Who can resist a pie?
Whether cutting into the crumbly crust of shortcrust pastry to reveal a hot, savoury interior, sinking a spoon through a cloud of meringue to reach tangy lemon curd or parting a fluffy mound of potato to delve into flakes of white fish in a silky sauce. It feels like you are unwrapping a present when getting stuck into a pie.
Pies were first developed as a way of carrying food on a journey and the Egyptians covered honey in grains to make a portable dessert. The Greeks, being practical people, are credited with wrapping meat in flour and water dough to protect and preserve – the first piecrust. The Romans were adept at adding spices and spread the delights of pie-making far and wide on their expansion of their Empire and the Europeans took to this legacy with gusto. Nursery rhymes tell of the British fondness for this hot, comforting meal – little Jack Horner stuck his thumb into one, Simple Simon met a pieman going to the fair and four-and-twenty blackbirds were baked in a pie.
One of the most unusual kinds of British pie is from the little Cornish village of Mousehole (pronounced mowzel) where whole pilchards are baked under a pasty lid with the fish heads peeping out of the crust heavenwards leading to its name – stargazy pie. Also famous from this part of England is the Cornish pasty made for workmen to eat down the tin mines. Some say that the miners grasped the thick pleated edge in their dirty hands and discarded it. Despite (or due to) the recent phenomenon of a pasty shop on every high street in the UK, in 2011 the Cornish pasty was granted Protected Geographic Indication by the EU. In March 2012, the British government’s decision to put 20% tax on hot food caused a furore and was variously described as ‘pasty-gate‘ and the ‘pasty tax’ and pressure led to a U-turn on the legislation. Farther North, the town of Wigan is renowned for the love of meat pies and the World Pie Eating championships. The East End of London was notoriously polluted in Victorian times and poorer residents were comforted by pies made of stewed eels (the only fish that could survive in the fetid Thames) bought from street sellers. Pie and mash shops sprang up which added mashed potato and ‘liquor’ (a liquid made from the eel-stewing water and parsley).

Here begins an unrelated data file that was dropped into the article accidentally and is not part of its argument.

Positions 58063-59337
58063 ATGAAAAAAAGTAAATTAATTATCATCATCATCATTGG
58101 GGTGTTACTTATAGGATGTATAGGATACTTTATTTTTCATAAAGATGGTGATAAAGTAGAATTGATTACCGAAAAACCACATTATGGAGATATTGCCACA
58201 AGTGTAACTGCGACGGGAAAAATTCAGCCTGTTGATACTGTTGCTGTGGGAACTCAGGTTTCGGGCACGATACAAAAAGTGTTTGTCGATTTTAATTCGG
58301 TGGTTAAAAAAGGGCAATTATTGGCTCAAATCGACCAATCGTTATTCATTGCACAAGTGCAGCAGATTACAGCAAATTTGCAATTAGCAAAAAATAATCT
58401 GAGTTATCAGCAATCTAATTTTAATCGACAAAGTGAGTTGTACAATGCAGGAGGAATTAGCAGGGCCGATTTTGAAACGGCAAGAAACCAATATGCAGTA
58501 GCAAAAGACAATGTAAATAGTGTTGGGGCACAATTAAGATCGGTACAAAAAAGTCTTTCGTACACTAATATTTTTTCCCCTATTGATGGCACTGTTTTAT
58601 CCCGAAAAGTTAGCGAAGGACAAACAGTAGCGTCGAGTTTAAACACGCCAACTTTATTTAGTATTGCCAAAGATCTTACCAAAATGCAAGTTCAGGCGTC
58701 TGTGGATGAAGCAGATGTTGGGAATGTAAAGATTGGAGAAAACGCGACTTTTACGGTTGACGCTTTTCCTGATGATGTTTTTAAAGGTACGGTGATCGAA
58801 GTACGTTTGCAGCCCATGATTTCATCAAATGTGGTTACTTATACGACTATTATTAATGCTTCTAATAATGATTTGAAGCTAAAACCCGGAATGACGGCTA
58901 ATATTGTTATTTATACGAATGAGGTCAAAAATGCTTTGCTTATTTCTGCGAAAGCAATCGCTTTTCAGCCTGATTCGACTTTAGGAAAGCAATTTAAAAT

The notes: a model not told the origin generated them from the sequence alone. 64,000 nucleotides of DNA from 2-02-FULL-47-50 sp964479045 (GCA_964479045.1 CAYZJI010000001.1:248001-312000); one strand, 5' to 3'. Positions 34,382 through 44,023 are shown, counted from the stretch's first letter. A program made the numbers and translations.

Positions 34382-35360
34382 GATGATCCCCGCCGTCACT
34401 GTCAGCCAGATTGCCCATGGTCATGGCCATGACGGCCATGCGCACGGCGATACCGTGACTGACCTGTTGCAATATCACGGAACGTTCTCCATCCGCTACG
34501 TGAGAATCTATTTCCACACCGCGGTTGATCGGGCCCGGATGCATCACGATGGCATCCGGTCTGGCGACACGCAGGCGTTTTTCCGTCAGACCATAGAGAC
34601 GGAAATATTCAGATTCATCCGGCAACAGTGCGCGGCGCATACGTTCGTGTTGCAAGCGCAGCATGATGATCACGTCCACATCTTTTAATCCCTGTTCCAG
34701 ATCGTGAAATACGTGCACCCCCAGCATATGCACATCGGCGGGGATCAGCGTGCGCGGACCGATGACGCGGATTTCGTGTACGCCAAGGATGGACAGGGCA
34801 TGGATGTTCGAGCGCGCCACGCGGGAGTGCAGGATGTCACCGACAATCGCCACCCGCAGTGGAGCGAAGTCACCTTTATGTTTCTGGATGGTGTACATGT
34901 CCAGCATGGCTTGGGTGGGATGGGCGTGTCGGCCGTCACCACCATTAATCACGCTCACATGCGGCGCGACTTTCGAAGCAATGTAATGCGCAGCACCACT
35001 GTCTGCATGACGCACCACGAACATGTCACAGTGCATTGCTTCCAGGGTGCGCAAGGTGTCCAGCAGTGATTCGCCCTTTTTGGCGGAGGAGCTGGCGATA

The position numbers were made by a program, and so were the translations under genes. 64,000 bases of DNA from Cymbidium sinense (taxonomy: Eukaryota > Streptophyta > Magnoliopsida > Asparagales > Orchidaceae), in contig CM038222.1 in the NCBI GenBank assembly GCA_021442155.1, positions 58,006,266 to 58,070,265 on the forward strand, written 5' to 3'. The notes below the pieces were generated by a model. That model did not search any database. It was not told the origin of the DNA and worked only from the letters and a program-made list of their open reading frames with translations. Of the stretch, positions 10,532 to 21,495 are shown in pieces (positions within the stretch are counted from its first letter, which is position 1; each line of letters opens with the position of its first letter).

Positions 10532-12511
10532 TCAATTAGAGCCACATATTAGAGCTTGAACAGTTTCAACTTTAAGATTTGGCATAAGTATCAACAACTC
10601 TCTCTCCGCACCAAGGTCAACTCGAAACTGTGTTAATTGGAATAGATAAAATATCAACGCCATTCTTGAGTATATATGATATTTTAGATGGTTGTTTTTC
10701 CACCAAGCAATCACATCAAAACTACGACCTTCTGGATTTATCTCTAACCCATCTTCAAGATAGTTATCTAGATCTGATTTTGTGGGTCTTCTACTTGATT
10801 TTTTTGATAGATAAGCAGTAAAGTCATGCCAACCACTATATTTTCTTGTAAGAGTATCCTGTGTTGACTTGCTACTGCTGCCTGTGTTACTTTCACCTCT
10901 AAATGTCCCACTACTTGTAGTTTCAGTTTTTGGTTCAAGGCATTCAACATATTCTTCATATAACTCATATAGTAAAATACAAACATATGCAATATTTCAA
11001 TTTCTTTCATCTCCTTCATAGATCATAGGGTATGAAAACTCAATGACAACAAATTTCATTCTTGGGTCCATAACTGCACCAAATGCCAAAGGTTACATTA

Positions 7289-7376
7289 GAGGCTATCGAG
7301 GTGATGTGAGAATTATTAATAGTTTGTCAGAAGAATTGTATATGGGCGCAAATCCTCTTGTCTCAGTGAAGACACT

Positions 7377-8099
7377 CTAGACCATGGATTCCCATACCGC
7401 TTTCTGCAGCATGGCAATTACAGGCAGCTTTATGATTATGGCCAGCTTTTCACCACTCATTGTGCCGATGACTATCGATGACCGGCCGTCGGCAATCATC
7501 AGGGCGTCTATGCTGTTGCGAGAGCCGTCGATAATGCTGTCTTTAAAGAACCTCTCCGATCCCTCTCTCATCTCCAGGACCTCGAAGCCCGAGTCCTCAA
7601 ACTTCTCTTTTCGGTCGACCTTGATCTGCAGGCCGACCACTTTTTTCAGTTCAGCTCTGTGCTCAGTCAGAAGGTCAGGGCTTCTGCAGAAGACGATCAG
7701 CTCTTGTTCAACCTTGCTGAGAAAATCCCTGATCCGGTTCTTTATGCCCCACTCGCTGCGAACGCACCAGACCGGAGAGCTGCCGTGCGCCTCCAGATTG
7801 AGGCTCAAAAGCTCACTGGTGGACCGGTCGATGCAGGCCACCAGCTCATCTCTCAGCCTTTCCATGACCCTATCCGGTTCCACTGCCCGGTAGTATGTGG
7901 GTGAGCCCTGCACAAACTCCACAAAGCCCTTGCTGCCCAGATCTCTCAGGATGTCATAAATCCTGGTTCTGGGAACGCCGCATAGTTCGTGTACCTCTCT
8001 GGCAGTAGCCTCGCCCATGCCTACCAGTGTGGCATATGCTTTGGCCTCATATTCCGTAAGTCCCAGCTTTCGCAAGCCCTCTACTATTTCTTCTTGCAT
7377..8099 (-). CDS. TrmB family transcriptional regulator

Pie-making helped the early settlers in America to preserve fruit for longer. They used local ingredients such as pecans and pumpkin, and their culinary enthusiasm coined the phrase ‘As American as apple pie’. ‘As easy as pie’ is refers to the act of eating one rather than making one. Other expressions from the US include ‘pie in the sky’ and polite as pie’.
Countries across the Middle East built on the early Greek expertise and developed many types of pastry-encased delights of their own. Ingredients for European mince pies where brought back from the Crusades. In the 15th century, the Persian poet Abu Ishaq wrote in his The Treasure of the Appetite: ‘We came into the kitchen for this purpose, that we might show the fried meat to the pastry’. There is a huge range of sizes and fillings with each region often having their own very particular shape from the large, spicy, pigeon pastilla of the Maghreb, through boreks, briks, spanakopitta, lahm bi ajeen, to dainty sambousek.
So what exactly is a pie and what’s the best way to make one? A loose definition is a savoury or sweet filling covered or encased. Pastry is not the only topping, for instance there is mashed potato over lamb mince in Shepherd’s pie and whisked egg white and sugar on lemon meringue pie. Many ‘pies’ such as key-lime and sweet potato are technically tarts but the affection for pie is deep-rooted in nostalgia.
Some of the types of pastry used in pie-making: